{*According to the law of Moses, all animals were unclean which did not "chew the cud," (i.e. did not ruminate), or "divided not the hoof, (i.e. walked not steadily), (Deut. 14.) Want of proper digestion, and of a steady walk, rendered unclean.

**Not "truth and grace," the order in which Nicodemus wanted to learn, when he at first came to Jesus by night.}

In the midst of the increasing violence and corruption of the world, the harassing cares and affairs of daily life, and the far more keenly felt troubles, connected with the confusion and ruin of the Church — the increasing apostasy everywhere, and the anti-christian winds of strange and divers doctrines — everything hastening the ripening and development of the mystery of iniquity — there is "A hidden source of calm repose," the love divine of our Good Shepherd; and there is, better than the sunny green pastures of Goshen in the midst of benighted and terror-stricken Egypt that blessed, sunny, calm, and evergreen pasture of the divine Word, where Jesus makes us to lie down. So it proved to be for the hungry sheep of Israel, just before Samuel arose, at the time of the general decline and corruption all around, when "Ichabod" was soon to be stamped upon Israel. There was no open vision then, but the Word of God was precious to that "little flock," whom the same Shepherd tended, and fed from his Word. So it proved to be to the inspired writer of our Psalm, when, under the dark reign of Saul, the Lord's anointed was hunted from place to place, like the partridge of the mountains, and when he wrote that precious Psalm, from which I have quoted before, "a Psalm of David when he was in the wilderness of Judah": —

"O, God, thou art my God; early will I seek thee; my soul thirsteth for thee; my flesh longeth for thee in a dry and thirsty land, where no water is; etc."

Thus it proved to be, when the Great Shepherd, after the God of Peace had brought Him again from the dead, walked with His two sorrowing disciples of Emmaus, and "expounded unto them in all the scriptures the things concerning himself," and made their hearts to burn within them. So it was proved to be, when cruel persecution had broken in upon the little flock of God in England, in the times of the Lollards. In those days the Word of God was indeed precious to his sheep, when an English farmer gave a load of hay (about thirty pound according to our money) in exchange for the evergreen Pasture of the Word of God. He "bought the truth" and proved that he was not going to "sell it." There was, at the time, a tender lamb of God's flock, who paid a still higher price for those divine pastures, on which his soul delighted to feed. A boy, whose parents were fanatical Roman Catholics, had obtained a few leaves of the New Testament. He had sewn them up in the straw of his mattress. At night, after retiring to his poor little chamber to rest, and after having locked the door, he opened the mattress, and took out his hidden treasure, and by the poor light of his candle-end, he revelled in the perusal of those few leaves. Was not this precious lamb of the flock of God made to lie down by his Good Shepherd, and to delight in the green pastures of His provision? Was not he led by Him "beside the still waters?" But he was also, "for His sake," accounted a sheep for the slaughter. Not many days after, his infatuated mother discovered through the keyhole, the cause of the change that had come over her boy, and he was dragged by his own parents before the bloody tribunal of a pitiless Inquisition. But when that tender lamb of the flock of Christ was led to the stake — to nature, the valley of the shadow of death — the same Good and Great Shepherd, Who had made him to lie down in the tender herbs of His pastures, was with him, and he "feared no evil."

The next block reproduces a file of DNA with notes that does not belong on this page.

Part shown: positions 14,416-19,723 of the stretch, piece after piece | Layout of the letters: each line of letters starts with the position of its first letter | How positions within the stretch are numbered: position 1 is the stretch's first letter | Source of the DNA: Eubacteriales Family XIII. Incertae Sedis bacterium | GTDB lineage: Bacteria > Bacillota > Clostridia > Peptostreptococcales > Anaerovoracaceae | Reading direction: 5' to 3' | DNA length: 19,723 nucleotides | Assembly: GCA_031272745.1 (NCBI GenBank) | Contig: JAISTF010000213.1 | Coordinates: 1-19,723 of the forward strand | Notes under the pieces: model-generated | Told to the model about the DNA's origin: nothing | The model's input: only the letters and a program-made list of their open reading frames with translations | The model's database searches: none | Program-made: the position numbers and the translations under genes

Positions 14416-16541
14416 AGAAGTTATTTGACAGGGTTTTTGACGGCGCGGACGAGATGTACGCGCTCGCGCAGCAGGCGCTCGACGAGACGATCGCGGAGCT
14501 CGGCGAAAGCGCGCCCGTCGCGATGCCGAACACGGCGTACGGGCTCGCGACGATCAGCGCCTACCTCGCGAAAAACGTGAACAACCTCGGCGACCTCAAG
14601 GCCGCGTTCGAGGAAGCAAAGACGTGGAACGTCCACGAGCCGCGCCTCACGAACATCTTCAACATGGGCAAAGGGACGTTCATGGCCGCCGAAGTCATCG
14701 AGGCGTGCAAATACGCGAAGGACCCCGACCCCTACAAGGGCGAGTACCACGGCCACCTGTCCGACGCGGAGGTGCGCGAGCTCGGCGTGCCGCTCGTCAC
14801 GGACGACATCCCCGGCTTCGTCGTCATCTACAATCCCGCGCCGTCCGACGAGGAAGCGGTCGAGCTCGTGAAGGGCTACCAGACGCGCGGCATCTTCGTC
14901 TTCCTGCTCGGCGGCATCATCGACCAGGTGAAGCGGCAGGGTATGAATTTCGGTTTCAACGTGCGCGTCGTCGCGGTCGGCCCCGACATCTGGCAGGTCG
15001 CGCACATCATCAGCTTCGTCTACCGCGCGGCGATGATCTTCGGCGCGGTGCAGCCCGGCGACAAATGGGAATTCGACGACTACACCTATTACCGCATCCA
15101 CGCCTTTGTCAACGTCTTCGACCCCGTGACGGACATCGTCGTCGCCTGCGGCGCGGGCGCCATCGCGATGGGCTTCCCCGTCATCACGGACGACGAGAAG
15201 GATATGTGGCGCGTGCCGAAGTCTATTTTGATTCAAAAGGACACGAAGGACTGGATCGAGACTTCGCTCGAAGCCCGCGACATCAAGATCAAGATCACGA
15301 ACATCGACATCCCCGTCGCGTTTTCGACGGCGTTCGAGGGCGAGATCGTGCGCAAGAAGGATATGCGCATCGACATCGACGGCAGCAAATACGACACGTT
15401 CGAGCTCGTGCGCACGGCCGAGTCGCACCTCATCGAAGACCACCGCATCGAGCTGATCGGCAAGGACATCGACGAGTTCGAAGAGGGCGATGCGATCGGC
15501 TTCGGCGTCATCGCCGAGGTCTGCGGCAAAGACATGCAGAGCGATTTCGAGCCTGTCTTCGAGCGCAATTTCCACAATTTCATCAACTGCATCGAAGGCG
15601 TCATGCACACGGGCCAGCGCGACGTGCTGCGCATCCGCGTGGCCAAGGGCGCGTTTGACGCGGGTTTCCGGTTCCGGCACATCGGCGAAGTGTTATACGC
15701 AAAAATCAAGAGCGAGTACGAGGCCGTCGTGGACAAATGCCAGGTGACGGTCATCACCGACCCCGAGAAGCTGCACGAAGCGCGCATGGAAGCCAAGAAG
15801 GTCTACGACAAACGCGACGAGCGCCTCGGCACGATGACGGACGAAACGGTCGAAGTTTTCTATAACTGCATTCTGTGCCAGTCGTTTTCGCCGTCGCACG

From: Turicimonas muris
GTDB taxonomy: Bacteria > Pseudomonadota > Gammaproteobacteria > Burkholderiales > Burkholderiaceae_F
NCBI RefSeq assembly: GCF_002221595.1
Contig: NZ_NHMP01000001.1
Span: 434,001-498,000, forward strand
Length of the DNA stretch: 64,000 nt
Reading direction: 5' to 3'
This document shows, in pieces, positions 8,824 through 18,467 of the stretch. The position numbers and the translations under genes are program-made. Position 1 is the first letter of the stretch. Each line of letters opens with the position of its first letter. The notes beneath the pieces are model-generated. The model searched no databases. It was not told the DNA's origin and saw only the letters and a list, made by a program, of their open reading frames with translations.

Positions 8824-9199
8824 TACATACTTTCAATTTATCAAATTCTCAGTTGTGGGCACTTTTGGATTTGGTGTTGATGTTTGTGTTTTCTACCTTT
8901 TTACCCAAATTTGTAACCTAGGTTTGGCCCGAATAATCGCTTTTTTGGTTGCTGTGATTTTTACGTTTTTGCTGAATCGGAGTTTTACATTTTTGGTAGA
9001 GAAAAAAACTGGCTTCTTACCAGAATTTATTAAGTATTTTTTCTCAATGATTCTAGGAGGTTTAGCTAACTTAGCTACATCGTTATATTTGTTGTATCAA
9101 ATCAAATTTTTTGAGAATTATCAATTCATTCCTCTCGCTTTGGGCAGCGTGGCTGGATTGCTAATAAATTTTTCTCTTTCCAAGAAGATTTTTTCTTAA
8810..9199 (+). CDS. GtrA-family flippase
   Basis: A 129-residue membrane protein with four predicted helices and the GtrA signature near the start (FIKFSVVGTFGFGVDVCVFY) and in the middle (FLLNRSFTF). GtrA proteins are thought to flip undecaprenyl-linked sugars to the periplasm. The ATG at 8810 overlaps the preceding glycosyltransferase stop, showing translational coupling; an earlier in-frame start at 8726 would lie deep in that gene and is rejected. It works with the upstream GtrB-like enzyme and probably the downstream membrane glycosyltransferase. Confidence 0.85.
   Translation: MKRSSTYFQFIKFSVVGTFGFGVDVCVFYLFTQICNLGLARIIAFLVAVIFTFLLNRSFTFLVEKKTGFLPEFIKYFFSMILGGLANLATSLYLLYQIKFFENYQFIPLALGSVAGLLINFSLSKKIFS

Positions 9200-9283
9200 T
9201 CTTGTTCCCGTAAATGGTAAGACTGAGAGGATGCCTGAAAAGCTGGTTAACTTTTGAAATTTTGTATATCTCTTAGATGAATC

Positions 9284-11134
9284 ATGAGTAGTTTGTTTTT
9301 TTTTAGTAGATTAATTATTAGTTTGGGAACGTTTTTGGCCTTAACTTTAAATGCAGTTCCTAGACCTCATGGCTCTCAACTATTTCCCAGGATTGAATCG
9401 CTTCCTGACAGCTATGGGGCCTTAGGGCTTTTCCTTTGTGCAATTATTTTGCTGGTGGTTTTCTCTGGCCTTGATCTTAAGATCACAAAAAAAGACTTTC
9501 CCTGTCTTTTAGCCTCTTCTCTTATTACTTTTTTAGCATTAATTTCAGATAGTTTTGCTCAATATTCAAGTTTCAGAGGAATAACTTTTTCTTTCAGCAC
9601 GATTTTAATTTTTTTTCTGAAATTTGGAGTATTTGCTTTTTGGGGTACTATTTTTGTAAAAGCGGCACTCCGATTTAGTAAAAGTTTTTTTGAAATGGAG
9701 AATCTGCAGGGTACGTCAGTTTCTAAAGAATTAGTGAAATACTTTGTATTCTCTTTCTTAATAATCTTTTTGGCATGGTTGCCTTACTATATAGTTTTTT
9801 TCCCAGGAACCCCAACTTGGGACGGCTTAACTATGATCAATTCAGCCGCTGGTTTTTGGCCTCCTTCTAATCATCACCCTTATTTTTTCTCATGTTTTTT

Christian reader! God's truth was dearly bought in those days, and therefore it was not lightly sold. When, from the scarcity of its copies, the Bible was chained to a pillar in St. Paul's Cathedral, there was a pasture spread around that pillar; and a feeding of hungry sheep and lambs, lying down in those green pastures, took place then and there, of which our surfeited age, alas! affords but few examples. Now, where the whole Bible may be had for a few pence (thanks be to God for this blessing!) what about the "selling of the truth," and what about the "feeding" on, and the "buying" of the truth? Has the responsibility for the widespread blessings of God's truth been lessened, because the appetite has decreased at the same rate with its price?

"See that ye refuse not him that speaketh. For if they escaped not, who refused him that spake on earth, much more shall not we escape, if we turn away from him that speaketh from heaven!"

"He leadeth me beside the still waters."

Just as the food for the body consists not only of meat, but of "meat and drink;" so it is not only the "tender herbs" that make the pasture. The "still waters," (or "waters of rest") form an integral part of it. Jesus Christ is the "Bread of Life." This, of course, is first and paramount; but then His Spirit is the "Water of Life." The bread is the staff of life, to impart strength. The water is the preserving and refreshing element. Spiritually applied, of course. Christ is not only the bread, but also the giver of the living water, that is, of the Spirit. We all, only in an infinitely more blessed sense than Israel did, typically, in the wilderness — "eat the same spiritual meat, and drink the same spiritual drink." "We have all been made to drink into one spirit." Christ, through His Spirit, feeds us in the pasture of the Word of God, which is a "written Christ," as another has expressed it. "He will guide you into all truth. He shall glorify me; for he shall receive of mine, and shall show it unto you." The Holy Ghost is not only a Teacher and an Exhorter, but He also is "The Comforter." And it is in this sense, chiefly, that our Blessed Lord speaks of the Holy Spirit in John 14, as the One Who was to comfort His disciples during His absence.